In a country that prides itself on providing high quality of life and efficiency, the thick blanket of haze that has descended upon Singapore in the past week has become a major disruption to those residing in the wealthy Southeast Asian nation.
The Pollutant Standard Index, a measure of air quality, surged to a record high of 401 on Friday, a level that's deemed "hazardous" by Singapore authorities.
(Read More: Singapore Air Pollution Reaches All-Time High)
Pharmacies and department stores have been swamped by residents scrambling to purchase respiratory face masks and air purifiers that are reportedly sold out in most places.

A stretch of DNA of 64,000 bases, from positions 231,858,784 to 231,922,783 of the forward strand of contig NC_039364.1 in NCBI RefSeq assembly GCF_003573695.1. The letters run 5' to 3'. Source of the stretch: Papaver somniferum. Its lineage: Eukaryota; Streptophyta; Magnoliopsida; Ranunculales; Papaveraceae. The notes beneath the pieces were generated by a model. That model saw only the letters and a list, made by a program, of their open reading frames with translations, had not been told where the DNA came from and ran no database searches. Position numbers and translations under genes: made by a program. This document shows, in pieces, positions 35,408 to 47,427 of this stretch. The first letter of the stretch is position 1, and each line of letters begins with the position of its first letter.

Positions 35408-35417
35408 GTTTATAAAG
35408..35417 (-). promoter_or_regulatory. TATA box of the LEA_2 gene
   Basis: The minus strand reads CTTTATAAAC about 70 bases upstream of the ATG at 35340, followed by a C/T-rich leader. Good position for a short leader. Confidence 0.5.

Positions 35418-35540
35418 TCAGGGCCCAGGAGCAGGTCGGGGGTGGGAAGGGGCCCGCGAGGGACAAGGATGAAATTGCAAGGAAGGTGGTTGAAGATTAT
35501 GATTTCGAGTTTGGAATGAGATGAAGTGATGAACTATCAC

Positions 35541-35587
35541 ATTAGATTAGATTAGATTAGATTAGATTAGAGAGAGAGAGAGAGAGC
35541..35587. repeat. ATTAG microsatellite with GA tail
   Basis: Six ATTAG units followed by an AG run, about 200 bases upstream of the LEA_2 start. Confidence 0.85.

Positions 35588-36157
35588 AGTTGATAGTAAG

Local hospitals have also seen a rise in patients with haze-related conditions such as such as eye irritation and chest pain, according to local media reports, with more workers taking sick leave as well.
Schools, which are the heart of the city state's highly-educated population, have been forced to cancel outdoor activities for children and reduce physical indoor activities.
While the haze in Singapore is an annual phenomenon caused by Indonesian crop burning, this year it has come earlier than usual and is much worse than normal. Levels seen on Friday were almost double those during Southeast Asia's prolonged haze crisis in 1997, when the PSI reached 226.